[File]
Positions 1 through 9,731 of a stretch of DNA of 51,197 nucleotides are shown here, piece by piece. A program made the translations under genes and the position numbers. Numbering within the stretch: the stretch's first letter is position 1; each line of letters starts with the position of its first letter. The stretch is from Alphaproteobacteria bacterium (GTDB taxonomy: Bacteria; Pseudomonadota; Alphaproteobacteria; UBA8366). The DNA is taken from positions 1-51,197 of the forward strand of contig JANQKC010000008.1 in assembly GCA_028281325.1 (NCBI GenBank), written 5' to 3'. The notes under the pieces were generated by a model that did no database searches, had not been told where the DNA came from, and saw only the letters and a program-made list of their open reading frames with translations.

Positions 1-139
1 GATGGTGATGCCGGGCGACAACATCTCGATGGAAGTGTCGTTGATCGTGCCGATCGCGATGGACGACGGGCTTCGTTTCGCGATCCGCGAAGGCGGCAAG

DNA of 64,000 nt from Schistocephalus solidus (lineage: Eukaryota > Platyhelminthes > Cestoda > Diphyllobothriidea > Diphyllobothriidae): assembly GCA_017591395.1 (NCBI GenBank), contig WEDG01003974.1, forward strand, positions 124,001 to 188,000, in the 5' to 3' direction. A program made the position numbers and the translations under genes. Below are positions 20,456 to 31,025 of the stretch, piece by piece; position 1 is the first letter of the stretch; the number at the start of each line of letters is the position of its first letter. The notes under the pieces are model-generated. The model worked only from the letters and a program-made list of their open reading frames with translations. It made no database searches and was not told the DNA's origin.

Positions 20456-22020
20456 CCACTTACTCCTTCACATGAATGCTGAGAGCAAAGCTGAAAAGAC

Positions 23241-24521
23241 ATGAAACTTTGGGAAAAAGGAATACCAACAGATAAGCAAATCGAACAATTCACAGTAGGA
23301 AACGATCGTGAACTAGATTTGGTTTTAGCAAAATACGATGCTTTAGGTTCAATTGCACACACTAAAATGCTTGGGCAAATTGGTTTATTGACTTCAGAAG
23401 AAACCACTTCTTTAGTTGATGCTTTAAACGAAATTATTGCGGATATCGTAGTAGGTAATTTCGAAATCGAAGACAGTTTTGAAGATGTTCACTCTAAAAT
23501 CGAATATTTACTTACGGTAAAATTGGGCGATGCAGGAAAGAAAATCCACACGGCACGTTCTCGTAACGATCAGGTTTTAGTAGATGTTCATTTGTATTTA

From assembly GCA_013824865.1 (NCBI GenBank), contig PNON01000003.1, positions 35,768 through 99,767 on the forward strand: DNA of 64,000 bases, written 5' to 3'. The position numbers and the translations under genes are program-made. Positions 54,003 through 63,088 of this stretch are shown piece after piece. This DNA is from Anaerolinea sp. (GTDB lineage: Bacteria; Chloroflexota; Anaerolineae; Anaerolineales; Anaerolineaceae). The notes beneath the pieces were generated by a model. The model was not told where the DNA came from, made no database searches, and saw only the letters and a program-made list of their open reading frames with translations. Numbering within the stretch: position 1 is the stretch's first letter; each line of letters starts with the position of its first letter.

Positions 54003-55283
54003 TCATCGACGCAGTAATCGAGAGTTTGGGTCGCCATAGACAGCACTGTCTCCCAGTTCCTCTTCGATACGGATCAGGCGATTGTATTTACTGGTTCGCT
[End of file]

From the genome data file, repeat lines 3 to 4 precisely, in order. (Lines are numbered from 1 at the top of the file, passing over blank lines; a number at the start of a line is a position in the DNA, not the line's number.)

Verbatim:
1 GATGGTGATGCCGGGCGACAACATCTCGATGGAAGTGTCGTTGATCGTGCCGATCGCGATGGACGACGGGCTTCGTTTCGCGATCCGCGAAGGCGGCAAG

DNA of 64,000 nt from Schistocephalus solidus (lineage: Eukaryota > Platyhelminthes > Cestoda > Diphyllobothriidea > Diphyllobothriidae): assembly GCA_017591395.1 (NCBI GenBank), contig WEDG01003974.1, forward strand, positions 124,001 to 188,000, in the 5' to 3' direction. A program made the position numbers and the translations under genes. Below are positions 20,456 to 31,025 of the stretch, piece by piece; position 1 is the first letter of the stretch; the number at the start of each line of letters is the position of its first letter. The notes under the pieces are model-generated. The model worked only from the letters and a program-made list of their open reading frames with translations. It made no database searches and was not told the DNA's origin.